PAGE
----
|This is my old repurposed Prang box, filled with colors of my choice and refilled whenever I like from tube paints.|
How about a nice how-to post this afternoon? We all love our gear, our art supplies, but I love to feel free to make my own combinations and choices. When you buy a palette or watercolor box with colors already in it, they may be what you want, they may not. In most cases, for me, the answer is most definitely not.
|I've posted this before...the first color, from the top, is lifted from the dry paint, the second after spraying with clear water. Quite the difference, eh?|
It’s really easy to do, and have the colors you want in your paint box...I believe it’s even a bit less expensive, too. I was told by one company that their paints weren’t meant to be used this way, they weren’t formulated to re-wet, but I say a resounding “nonsense!” I’ve been doing it for 40 years...
That said, some colors or brands DO re-wet more readily. Horadam Schmincke works well, as does Daniel Smith...but as I say, I’ve used Winsor & Newton for decades and they work beautifully for me.
You just need to spray with clear water a minute or so before beginning to paint. (Yes, that makes a huge difference, as you can see above.)
Lovely as M. Graham paints are, they tend NOT to set up well, under some conditions and in humid conditions, since they use honey as a binder. They may run or “drool” for you, as do other paints that use honey, so you may wish to reserve them for studio work unless you live in the desert. And mind you, your mileage may vary!
|Oh and further simplification...this little set went to live with an old friend...|
If your palette box already has divisions, you can just squeeze however much paint into each one that you want...fill them all the way, just put a dab, or fill halfway, it’s up to you--that's what I do with my folding plastic travel palettes, of course. If it’s a paint I use often, I tend to fill it up.
You can also buy empty half or full pans, made of plastic. They’ll either fit directly into your palette divisions, as in some of the older style of metal watercolor boxes, or you can stick them down with rubber cement or magnets, so you can re-position them.
Jerry’s Artarama has them: http://www.jerrysartarama.com/discount-art-supplies/painting-supplies/palettes/watercolor-and-fluid-media-palettes/empty-watercolor-pans.htm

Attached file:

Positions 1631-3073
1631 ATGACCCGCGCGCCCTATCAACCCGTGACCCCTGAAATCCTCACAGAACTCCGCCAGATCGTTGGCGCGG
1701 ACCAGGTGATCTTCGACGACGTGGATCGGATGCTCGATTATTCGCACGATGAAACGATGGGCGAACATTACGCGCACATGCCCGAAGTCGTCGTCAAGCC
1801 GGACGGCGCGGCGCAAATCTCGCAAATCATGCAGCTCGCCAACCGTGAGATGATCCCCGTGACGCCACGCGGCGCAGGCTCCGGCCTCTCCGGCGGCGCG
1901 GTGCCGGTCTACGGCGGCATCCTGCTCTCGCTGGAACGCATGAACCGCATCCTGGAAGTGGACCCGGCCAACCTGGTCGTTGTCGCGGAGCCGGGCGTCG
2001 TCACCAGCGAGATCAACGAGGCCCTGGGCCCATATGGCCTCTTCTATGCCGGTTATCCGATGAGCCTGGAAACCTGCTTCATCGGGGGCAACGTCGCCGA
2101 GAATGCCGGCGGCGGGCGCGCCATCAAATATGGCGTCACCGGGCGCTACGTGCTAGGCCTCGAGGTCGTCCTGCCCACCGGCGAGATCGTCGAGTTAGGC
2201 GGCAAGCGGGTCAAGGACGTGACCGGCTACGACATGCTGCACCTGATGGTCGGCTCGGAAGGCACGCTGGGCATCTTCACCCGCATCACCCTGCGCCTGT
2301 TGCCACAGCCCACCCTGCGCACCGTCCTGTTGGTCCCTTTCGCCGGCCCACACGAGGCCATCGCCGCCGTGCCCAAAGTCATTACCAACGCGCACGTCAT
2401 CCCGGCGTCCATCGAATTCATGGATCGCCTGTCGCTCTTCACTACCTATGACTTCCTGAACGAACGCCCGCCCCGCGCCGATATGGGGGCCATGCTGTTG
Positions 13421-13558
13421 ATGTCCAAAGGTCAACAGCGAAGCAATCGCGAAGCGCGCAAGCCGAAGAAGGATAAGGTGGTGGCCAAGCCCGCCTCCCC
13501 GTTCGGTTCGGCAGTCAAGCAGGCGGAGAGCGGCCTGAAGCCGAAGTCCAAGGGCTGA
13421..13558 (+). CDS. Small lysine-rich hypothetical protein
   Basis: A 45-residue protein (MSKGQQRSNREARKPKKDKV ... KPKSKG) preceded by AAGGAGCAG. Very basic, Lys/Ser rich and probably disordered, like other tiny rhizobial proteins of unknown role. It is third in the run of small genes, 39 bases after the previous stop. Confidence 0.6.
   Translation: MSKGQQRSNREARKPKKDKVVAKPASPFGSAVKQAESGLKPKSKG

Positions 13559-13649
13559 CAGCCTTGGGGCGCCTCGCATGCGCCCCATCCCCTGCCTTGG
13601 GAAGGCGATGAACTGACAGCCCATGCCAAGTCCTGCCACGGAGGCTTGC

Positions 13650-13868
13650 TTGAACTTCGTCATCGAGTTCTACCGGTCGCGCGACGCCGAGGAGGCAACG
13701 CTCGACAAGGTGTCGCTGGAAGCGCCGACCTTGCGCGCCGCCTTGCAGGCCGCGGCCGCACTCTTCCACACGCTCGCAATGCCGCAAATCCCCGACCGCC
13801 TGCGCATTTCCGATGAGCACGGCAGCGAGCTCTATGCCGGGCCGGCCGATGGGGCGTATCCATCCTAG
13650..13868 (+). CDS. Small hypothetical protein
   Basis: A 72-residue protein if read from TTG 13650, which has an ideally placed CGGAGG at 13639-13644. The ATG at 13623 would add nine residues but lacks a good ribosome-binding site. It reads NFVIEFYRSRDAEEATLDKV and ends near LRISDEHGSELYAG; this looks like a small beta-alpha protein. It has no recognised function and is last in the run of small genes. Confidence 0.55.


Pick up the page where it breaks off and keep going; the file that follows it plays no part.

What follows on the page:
Kremer Pigments has them here: http://www.kremerpigments.com/shopus/index.php?cat=14&lang=ENG&product=881011 (full pans)
http://www.kremerpigments.com/shopus/index.php?cat=14&lang=ENG&product=881012 (half pans)
Cheap Joe’s has them here: http://www.cheapjoes.com/art-supply/AJWC-WP_31126_american-journey-empty-full-pans-per-pack.asp (full pans)
Or try your local art supply store!
(The most difficult thing is figuring out how they’re listed on the site! “Empty full pans” sounds weird...)
Start in the corners first and then the middle...the paint will shrink as it dries. You may wish to fill partway, let it set up, then finish filling to minimize cracking.
Allow the paints to set up for at least 24 hours to several days, so they won’t travel when you take them out in the field.
Of course you CAN order pans already full and choose the colors you want--Holbein, Schmincke, Yarka, Kremer, Winsor & Newton and others offer these. Prices may range from just under $5 to around $15 or more for a half pan, depending on the pigment and the brand; and I prefer full pans anyway, so I can get a larger brush in there!
I love being able to reload again and again from a single tube of paint, AND to fill the pan with as much or as little as I want. If I'm just trying out a color, a little bit is good--if I'm trying to save on overall weight of my gear, that's an issue, too.
Give it a try, what have you got to lose? Particularly if you have tube paints on hand and a palette crying out to be filled and taken out in the field!
* I AM looking forward to Nick Neddo's new book, due out in early 2015, The Organic Artist: Make Your Own Paint, Paper, Pigments, Prints and More from Nature